Author Archives: Paul Reimer
One of our primary ways of working with preschool teachers and children has been to consider together the ways children learn through play. “Play” itself is not an easy concept to define – and perhaps attempts to define it limit its potential. What is considered play for one may not be considered play for another. Many who have studied play have related it to playfulness or a playful disposition.
We’re finding that conversations around play in early childhood classrooms eventually turn to the teacher’s role in children’s play. Through these conversations, several questions have emerged: does play necessarily lead to learning? Are there particular ways that teachers can engage with children to support learning through play without disrupting their play?
Researcher Brent Davis has explored play as a way of being and has suggested several important considerations for teachers:
“In the classroom…the recognition of the vitality of the connection between play and learning points to a participatory sort of teaching–a teaching in which the teacher does not stand outside to direct the play, but becomes a vital part of the action. Immersed in the play, the teacher too is a learner.”
Davis goes on to describe the teacher’s role as that of a learner alongside children and includes some key tasks:
* presenting possibilities
* through attending to students’ responses, opening spaces for play
During play, he advocates that teachers “allow for departure from the anticipated play, fluidity in the structured play, and uncertainty in the known play.” I find this call to be an intriguing one and invite you to consider these allowances more deeply. What might these teacher ways-of-being look like in the classroom? Allowing for departure, fluidity, and uncertainty–and knowing when to allow for each–is certainly a high call for educators. But are there ways we can open spaces for these types of playful interactions to take hold? The next few posts will be dedicated to exploring examples of interactions in our preschool work that may embody these allowances.
Quotes taken from: Davis, B. (1996). Teaching mathematics: Toward a sound alternative. New York: Garland Publishing.
“I believe we can change the world if we start listening to one another again…Simple, truthful conversation where we each have a chance to speak, we each feel heard, and we each listen well.” -Margaret Wheatley Teaching requires reflective conversation–before, during, and after. In this short blog post, I’d like to share a few quotes… Continue Reading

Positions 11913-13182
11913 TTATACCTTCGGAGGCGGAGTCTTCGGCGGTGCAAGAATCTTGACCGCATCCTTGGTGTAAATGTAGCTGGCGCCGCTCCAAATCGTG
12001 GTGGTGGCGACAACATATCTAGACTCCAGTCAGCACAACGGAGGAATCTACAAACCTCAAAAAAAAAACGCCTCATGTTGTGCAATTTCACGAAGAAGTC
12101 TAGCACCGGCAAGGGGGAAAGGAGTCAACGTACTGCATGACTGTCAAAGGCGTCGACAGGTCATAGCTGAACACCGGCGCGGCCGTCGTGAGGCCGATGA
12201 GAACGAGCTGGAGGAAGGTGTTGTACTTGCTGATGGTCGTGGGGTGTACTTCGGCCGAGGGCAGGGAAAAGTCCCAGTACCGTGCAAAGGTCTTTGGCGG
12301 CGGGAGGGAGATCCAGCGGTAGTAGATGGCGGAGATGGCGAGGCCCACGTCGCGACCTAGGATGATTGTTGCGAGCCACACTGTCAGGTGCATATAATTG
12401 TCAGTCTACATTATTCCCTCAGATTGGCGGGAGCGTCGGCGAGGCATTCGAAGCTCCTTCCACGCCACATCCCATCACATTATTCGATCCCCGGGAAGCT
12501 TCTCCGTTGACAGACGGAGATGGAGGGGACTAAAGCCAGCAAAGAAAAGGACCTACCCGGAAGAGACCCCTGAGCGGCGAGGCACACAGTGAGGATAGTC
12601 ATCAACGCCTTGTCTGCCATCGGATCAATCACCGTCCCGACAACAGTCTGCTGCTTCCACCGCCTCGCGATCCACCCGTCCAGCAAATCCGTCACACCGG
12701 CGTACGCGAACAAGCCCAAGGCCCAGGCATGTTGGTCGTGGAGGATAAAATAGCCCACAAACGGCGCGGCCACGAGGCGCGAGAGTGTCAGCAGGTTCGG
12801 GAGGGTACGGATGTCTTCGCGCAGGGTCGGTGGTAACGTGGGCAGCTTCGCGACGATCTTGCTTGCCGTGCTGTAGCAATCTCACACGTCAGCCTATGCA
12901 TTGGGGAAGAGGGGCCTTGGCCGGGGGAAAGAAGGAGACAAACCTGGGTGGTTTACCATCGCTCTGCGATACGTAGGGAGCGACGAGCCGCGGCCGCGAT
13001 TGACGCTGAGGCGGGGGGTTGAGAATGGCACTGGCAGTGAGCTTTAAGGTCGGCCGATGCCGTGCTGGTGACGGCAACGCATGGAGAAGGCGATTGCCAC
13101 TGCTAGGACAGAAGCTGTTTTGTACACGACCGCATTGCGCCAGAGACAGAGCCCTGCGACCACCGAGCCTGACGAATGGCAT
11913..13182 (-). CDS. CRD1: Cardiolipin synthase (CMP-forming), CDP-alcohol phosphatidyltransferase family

In his pivotal work, Pedagogy of the Oppressed, Paulo Freire described the importance of the human voice in dialogue: Human existence cannot be silent, nor can it be nourished by false words, but only by true words, with which men and women transform the world. To exist, humanly, is to name the world, to change… Continue Reading
Last September, I wrote a blog entry about the importance of partnership in our work with teachers. I described how we understand that each teacher, teacher aide, director, and researcher brings a set of understandings and experiences to this work and that these can contribute to a rich, fruitful interaction. If you read the blog… Continue Reading
I recently read the following claim in a piece from the creative folks at KQED Mindshift: “Up to 70 percent of the tasks in most jobs are on track to be automated, leaving only the most creative, empathetic, technically fluent, collaborative work for humans. Students need to find motivation and meaning, and take a playful… Continue Reading
I recently attended the Psychology of Mathematics Education conference in Indianapolis. While at the conference, I participated in several sessions with a workgroup that is interested in exploring how the ways we move our bodies influence our cognition. This concept of embodied cognition theorizes how learning to move in new ways can form the basis… Continue Reading
Our early math team is excited to be engaging with preschool teachers in thinking together about mathematics teaching and learning in preschool classrooms. One of the ways we have structured our work together is through the lens of partnership. Think for a moment about what it means to work as a partner. What comes to… Continue Reading
Last week, our Early Math Team here at the AIMS Center partnered with Fresno EOC Head Start to spend a day devoted to children’s mathematics. I had the privilege of sharing a few thoughts at the beginning of the day to help shape our time and work together over the coming year. In this keynote,… Continue Reading
I just returned from two weeks of study at Michigan State University as part of my PhD program in Education. My study related to qualitative research purposes and methodologies. I gained experience in writing field notes, conducting interviews, collecting data, and describing and analyzing observations. Although much of this work requires taking notes, this is… Continue Reading
Our early math team has just finished up our work at several preschool sites for this school year and we’ve been reflecting on our experiences thus far. In conversations with teachers about what we’ve learned and how this experience has deepened our understanding of children’s mathematics, we’ve told lots of stories about particular children that… Continue Reading